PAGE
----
The other day I stumbled upon a health food store I hadn’t seen before; which is quite surprising, because it’s right in the city center, on Dizengoff and Frischmann. The folks who work there are extremely nice and knowledgeable about the lovely stuff the city has to offer, including spices, teas, grains, baking and cooking products from cast iron and silicone, and various mystery items in bins.

It was one of these mystery items that I stumbled upon as I was looking for something nice to eat for dinner; it had strange, dry brown/beige pellets of varying sizes, and was very, very cheap. “What is this?” I asked. “You’ve never seen these before?” said the salesperson. “They are really, really cool; these are soy slices. You cook them like meat, only you have to soak them first”.

Several hours later, I started searching the internet for interesting things to do with the funny pellets, which I now realized were called TVP (Textured Vegetable Protein). Apparenly, TVP has been around for a while, but has not enjoyed the yuppie publicity of tofu and soymilk. Probably because it is much, much cheaper. It’s been served in workplace cafeterias and canteens way before vegetarianism became a lifestyle, rather than a financial necessity. And, yeah, it’s very tasty.

As opposed to tofu and miso, TVP is not fermented. It is made from defatted, ground soy, and textured to look and feel – when wet – like a little sponge, with a texture not dissimilar from that of chewy Chinese beef or chicken bits (haven’t had those for nearly fourteen years, but still got the memories). It is bought dry, then soaked in boiling water for several hours before it can be used. In fact, it’s not dissimilar from seitan (wheat gluten puffs).

TVP seems to be a good alternative for folks transferring to vegetarianism after years of eating typical Western fare. For example, this website provides some ideas on how TVP can be “meat in disguise” in some common North American dishes. Here are some options, too.

These recipes all indicate that TVP serves mostly as “fake meat”. While I find no particular reason to constantly imitate meat in my kitchen, it’s fun, occasionally, to eat something one used to eat as a meat eater and use TVP. I used it, therefore, to prepare a stir-fry “beef” with green beans and mushrooms (this week’s delivery of green beans from the farm was particularly impressive). When Chad came home, he came up with the idea of eating the leftovers in pita, with tchina, as one would in a shewarma stand (see other picture). It was very good both ways.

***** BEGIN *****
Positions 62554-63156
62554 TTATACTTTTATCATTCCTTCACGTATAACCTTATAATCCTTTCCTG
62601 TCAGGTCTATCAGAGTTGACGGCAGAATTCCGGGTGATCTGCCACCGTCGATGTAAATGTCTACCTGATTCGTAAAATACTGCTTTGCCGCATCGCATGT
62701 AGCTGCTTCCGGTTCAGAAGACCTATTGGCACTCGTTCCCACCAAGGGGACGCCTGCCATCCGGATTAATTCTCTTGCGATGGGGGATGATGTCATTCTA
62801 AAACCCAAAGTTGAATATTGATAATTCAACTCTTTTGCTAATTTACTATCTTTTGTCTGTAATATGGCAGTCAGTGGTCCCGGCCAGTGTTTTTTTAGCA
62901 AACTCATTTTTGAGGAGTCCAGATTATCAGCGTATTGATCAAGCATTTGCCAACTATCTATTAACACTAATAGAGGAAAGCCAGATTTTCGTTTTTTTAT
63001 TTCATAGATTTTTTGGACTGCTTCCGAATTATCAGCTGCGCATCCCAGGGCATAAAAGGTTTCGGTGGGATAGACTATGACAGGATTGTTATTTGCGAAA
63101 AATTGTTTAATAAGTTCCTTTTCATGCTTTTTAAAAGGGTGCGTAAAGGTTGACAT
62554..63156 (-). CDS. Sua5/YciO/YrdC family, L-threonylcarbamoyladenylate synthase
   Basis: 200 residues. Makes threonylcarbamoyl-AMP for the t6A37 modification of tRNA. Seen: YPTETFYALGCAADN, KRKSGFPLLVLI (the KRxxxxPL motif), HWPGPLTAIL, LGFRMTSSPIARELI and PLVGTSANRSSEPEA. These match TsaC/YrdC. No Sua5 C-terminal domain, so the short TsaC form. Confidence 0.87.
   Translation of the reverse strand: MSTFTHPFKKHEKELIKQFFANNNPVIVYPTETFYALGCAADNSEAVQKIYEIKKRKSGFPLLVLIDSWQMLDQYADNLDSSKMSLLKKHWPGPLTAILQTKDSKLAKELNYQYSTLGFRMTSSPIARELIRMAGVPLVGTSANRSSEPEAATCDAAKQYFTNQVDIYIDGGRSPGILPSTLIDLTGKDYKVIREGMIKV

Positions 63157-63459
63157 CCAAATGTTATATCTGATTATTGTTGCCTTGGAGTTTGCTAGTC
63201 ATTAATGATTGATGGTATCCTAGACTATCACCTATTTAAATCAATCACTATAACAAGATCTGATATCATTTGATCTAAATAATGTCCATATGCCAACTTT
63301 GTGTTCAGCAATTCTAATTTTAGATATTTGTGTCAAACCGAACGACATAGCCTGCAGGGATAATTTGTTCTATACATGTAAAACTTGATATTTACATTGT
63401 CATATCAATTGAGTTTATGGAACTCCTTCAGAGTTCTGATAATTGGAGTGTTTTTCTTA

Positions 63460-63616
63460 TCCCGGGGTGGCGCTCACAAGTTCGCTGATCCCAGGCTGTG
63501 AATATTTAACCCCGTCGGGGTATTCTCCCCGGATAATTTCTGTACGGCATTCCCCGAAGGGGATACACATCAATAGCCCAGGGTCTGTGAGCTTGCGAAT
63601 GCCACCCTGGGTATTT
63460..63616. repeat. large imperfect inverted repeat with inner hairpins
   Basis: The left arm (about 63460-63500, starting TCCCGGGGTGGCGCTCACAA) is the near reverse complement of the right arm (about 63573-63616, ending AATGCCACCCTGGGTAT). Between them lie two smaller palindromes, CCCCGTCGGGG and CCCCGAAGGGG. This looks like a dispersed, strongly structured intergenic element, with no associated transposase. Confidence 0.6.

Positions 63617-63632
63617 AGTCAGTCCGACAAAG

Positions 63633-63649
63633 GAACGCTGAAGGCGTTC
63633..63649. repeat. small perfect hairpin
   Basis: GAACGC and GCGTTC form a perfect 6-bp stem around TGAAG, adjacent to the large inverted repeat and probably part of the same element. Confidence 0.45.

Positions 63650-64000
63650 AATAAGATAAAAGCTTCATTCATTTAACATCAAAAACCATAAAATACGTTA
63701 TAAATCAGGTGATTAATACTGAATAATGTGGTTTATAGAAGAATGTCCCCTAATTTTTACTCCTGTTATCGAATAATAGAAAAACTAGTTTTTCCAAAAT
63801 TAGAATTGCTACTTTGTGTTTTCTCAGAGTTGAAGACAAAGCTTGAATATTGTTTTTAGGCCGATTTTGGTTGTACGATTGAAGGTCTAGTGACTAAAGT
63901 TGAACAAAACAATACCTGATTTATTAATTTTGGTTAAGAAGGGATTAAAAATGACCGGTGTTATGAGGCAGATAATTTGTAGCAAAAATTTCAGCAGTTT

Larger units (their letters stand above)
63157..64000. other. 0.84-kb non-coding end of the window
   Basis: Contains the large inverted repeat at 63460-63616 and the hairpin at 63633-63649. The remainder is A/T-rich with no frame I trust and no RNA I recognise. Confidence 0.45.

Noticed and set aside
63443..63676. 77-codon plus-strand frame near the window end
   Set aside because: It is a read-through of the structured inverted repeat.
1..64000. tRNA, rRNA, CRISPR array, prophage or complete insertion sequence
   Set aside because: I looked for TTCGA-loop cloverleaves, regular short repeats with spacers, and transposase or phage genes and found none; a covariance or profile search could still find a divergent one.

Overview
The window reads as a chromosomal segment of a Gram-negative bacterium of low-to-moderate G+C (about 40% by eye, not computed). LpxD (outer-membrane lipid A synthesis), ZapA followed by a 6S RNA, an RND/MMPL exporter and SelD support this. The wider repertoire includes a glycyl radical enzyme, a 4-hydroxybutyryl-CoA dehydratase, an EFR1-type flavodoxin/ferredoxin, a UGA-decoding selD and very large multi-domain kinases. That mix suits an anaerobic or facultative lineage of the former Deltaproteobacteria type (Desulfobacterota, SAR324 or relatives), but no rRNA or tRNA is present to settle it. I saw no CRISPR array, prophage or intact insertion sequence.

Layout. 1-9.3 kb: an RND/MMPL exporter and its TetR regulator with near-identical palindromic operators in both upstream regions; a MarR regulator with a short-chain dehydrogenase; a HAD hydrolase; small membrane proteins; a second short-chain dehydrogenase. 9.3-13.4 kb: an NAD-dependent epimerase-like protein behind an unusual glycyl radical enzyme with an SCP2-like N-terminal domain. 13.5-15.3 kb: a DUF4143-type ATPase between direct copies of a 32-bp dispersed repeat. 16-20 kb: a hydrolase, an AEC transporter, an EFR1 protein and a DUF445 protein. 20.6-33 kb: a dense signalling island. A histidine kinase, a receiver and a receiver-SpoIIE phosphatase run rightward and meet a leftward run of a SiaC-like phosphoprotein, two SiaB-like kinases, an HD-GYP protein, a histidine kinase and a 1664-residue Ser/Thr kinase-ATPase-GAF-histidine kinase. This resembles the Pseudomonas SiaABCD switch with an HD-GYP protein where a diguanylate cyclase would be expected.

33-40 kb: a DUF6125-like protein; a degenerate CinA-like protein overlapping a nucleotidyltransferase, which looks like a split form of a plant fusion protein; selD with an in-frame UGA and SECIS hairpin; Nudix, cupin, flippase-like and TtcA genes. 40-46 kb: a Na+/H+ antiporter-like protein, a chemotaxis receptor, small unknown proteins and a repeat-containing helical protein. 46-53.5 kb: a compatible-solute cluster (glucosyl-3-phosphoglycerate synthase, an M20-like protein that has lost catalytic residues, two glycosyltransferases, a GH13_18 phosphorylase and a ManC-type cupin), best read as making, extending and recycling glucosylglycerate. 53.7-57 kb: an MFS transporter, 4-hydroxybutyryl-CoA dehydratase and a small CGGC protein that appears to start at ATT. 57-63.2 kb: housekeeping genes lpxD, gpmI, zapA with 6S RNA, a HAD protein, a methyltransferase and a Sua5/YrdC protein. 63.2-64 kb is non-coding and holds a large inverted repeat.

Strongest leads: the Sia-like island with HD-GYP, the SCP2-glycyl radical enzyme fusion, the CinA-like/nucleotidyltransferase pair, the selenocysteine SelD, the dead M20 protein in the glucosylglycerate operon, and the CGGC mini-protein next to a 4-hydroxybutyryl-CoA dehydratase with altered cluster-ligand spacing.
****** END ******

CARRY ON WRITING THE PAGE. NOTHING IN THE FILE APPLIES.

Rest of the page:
Stir-Fry TVP “Beef” with Green Beans and Mushrooms

30 pellets of dark TVP
1 cup fresh green beans
1 cup fresh forest mushrooms, or soaked shiitake mushrooms
4 garlic cloves
1/2 cup good quality soy sauce
1/2 inch fresh ginger
1 tsp chili flakes, or hot sauce
(optional) 1/2 tsp honey

STEP I: prepare the TVP. Soak it in lots and lots of boiling water for a good eight hours (leave it soaking when you go to work, it’ll be ready for dinner). It will nearly quadruple its size. Then, discard the water, and gently squeeze the puffed sponges to remove a bit more water (this will leave room for them to soak the sauce).

STEP II: Cut off (scissors are really fun for this) the green bean tips. Slice the mushrooms and garlic cloves. We start off with some oil in the wok, then add the garlic, ginger and chili/hot sauce a nice aroma fills the room. Then, we put the TVP in the wok and just let it absorb and get used to its new situation. Not much stirring (yeah, you, leave it be!). After the TVP begins to warm up and get slightly darker (five minutes is enough), add up the soy sauce, honey (if desired) and any more aromatics, if you so prefer. Then add the vegetables, and stir fry for another five minutes. Voila, “beef”.

My serving suggestion: eat as is, or on brown rice.
Chad’s serving suggestion: stuff into a pita with tchina and raw vegetables.

So, there’s another way to eat some vegetable protein and not go broke. Enjoy!

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  1. Mmmm, TVP is yummy, and indeed, chewey.

    Wocestershire sauce (vegetarian style) goes particularly well with it, and marinating it in a flavorful liquid (spices and wine, for example) really help with the flavor.

    I wonder why soy is used exclusively for protein extraction, though. It may be the best, but why aren’t we getting garbanzo protein, lentil protein, etc.? Any ideas?

  2. I think soy is cheaper to grow and more common, which would explain why there’s more of an industry. Also, it could be because of soy’s higher protein content (garbanzo beans are mostly starch).

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